Pete Tong runs his own record label, kicks off the weekend with his Friday evening Essential Selection on Radio 1, and has seen Ministry of Sound's Annual III and his own Essential Selection compilation go gold. He commands a massive following on airwaves and dancefloors alike, and on New Year's Eve headlines at the UK's most successful club, MoS. Not bad for a man who considers DJing a "hobby".
"Maybe I've lasted so long because I've always treated it as such," he muses. "I was never really under pressure to earn the rent from DJ work alone."
In 1983, he began his first London club residency before joining London Records. His work with the company has been constant despite numerous excursions into DJing. "Most people know me as a radio and club DJ, but really I consider that stuff to be a laugh, albeit a very successful laugh.
"I go into Radio 1 every Friday night with the attitude that I'm just going up there to play a bunch of my favourite records."
After talking for a while with Tong, it is hard to suppress the feeling that clubland holds few surprises for him any more. You might think that any DJ who doesn't get a buzz from playing live to thousands of people is probably dead, yet Tong's nonchalance stems from the fact that he's seen it, heard it and played it, and has left the building looking for a new sound.
"I only go to clubs for two reasons," he says. "To play or to check out something new. I was never the sort of person to do three gigs a night every weekend.
"DJs like [Jeremy] Healy and [Judge] Jules obviously say `I'm only going to be at the top of this game for so long, so I'd better do as much as possible'. They obviously give value for money. But because I've always had this job with the record company, it's a different challenge.
"If I'm going to play I want it to be in a nice place with nice people and good equipment. The minute anything goes wrong I get a massive guilt trip for not being at home with my wife and kids or my friends. It's just a waste of time.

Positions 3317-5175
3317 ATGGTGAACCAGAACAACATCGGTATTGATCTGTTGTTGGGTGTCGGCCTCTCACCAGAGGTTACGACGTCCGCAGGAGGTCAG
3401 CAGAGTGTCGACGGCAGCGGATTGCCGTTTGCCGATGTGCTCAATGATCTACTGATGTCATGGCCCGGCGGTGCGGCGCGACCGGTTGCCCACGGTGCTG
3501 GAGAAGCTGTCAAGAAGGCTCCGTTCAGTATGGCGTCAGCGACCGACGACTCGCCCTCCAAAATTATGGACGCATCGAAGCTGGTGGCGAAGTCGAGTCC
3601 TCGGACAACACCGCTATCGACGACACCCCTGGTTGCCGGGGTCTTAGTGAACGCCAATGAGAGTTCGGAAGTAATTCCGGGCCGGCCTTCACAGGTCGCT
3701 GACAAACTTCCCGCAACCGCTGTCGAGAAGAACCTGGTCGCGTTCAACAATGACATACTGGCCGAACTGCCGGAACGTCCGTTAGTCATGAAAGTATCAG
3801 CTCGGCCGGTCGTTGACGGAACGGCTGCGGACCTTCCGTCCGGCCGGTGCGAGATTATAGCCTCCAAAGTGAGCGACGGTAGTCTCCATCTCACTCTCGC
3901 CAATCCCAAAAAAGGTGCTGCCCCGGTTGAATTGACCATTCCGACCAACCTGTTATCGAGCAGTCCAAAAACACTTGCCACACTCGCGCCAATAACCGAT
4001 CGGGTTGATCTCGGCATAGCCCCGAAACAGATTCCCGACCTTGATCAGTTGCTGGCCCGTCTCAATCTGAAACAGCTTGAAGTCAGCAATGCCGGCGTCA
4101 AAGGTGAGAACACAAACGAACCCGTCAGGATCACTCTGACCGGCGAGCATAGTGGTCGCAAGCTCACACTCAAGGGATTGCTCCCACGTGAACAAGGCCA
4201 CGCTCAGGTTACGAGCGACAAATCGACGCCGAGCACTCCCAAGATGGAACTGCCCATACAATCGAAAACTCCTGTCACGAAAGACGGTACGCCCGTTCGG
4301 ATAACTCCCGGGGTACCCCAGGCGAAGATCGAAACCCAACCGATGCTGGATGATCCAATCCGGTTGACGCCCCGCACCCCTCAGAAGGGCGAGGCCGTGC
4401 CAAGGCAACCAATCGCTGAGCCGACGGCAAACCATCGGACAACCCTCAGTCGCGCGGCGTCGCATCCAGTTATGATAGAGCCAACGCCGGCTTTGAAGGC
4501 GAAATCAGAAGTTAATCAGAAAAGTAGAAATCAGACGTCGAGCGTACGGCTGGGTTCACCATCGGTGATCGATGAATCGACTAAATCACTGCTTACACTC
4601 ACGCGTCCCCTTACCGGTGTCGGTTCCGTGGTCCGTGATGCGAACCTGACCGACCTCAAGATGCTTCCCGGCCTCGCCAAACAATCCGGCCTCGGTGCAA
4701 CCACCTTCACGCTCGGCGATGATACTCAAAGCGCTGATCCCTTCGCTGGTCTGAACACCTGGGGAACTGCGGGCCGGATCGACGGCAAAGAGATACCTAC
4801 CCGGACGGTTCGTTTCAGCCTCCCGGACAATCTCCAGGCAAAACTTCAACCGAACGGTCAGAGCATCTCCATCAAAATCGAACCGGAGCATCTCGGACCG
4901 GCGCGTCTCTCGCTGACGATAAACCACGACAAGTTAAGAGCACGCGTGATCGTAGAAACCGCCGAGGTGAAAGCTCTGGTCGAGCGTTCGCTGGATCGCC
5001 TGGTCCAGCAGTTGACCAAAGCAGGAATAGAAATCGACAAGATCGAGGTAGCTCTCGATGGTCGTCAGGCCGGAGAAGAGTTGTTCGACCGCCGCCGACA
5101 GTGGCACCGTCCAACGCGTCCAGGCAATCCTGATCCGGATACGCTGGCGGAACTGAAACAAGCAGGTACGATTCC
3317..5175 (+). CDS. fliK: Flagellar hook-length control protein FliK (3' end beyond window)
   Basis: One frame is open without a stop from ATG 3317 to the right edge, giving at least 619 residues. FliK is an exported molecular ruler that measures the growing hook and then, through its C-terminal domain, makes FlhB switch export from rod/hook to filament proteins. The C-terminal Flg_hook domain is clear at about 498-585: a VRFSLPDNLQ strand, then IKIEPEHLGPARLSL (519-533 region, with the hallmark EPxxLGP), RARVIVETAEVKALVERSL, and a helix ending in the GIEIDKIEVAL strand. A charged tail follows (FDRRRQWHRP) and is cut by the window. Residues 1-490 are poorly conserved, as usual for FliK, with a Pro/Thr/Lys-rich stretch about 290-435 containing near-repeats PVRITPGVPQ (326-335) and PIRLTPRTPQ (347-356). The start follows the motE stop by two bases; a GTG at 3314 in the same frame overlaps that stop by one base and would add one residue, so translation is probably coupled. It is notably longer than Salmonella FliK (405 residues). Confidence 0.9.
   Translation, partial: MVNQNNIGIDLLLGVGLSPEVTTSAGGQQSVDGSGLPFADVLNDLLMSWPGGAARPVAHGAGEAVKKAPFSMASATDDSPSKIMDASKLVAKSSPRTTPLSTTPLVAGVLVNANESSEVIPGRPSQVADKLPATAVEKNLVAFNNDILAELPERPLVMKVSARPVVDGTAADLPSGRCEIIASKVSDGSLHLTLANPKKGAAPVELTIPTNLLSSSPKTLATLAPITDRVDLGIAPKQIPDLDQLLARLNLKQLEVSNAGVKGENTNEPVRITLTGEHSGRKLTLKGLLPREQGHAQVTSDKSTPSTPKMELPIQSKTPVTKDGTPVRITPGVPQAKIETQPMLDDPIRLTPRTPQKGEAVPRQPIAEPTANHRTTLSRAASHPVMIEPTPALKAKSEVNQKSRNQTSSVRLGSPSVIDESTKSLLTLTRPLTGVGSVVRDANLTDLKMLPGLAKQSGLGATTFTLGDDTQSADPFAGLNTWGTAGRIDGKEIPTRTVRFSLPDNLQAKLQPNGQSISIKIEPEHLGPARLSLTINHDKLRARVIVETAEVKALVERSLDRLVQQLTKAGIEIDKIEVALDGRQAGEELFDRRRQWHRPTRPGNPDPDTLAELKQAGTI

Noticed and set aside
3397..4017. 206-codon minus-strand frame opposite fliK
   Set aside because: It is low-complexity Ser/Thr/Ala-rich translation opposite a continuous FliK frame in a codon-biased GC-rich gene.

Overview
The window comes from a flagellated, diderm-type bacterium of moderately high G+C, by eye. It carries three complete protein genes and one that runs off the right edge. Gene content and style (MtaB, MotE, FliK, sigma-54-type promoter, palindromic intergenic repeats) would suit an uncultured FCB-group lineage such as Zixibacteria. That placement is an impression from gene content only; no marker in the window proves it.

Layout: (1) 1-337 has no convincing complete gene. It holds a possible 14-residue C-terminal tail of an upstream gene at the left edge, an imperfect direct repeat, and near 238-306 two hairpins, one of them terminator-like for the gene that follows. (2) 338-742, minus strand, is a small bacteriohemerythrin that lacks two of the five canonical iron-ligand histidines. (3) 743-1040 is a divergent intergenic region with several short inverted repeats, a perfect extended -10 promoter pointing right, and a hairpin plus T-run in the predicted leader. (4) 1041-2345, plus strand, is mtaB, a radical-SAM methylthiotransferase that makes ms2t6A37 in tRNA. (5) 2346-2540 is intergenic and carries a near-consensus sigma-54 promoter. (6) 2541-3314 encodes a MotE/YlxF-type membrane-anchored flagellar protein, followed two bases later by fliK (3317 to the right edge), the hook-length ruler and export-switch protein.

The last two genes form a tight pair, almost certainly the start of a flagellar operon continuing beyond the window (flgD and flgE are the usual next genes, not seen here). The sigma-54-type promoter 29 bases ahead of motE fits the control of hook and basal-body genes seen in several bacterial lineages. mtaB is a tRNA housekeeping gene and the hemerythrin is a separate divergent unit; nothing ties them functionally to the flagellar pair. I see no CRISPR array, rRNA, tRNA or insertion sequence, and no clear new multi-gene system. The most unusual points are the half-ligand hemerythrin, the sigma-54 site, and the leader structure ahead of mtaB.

"If something comes along in my life that gives me the same buzz then I might give it up."
Like other top DJs of his generation, such as Carl Cox and Paul Oakenfold, Tong's success is based on the ability to recognise fresh musical influences and adapt accordingly. From jazz funk to hip-hop, acid house to drum 'n' bass, his DJ career has always championed black music while remaining open to other influences. His work outside clubland proves more diverse, with Goldie just one of the artists he has promoted.
His New Year's Eve set will place him in front of an audience of thousands in London, Manchester and New York via ISDN technology and Radio 1's airwaves, but his eyes only light up when he talks about his recording artists. It is at this point that you catch a glimpse of what really drives him.
"I can't see myself being like John Peel on Radio 1 or DJing in clubs 10 years from now, so hopefully I'll be retired somewhere," he says. "My big passion is working with artists. It's the excitement of finding Goldie and then signing him to a deal. You get to nurture something that is totally opposite from everything else that goes on. I see that as a way to grow old gracefully.
"Dance music validates my role in the record company. I won't be the person who discovers the next Oasis but I might discover the new Prodigy."Reuse content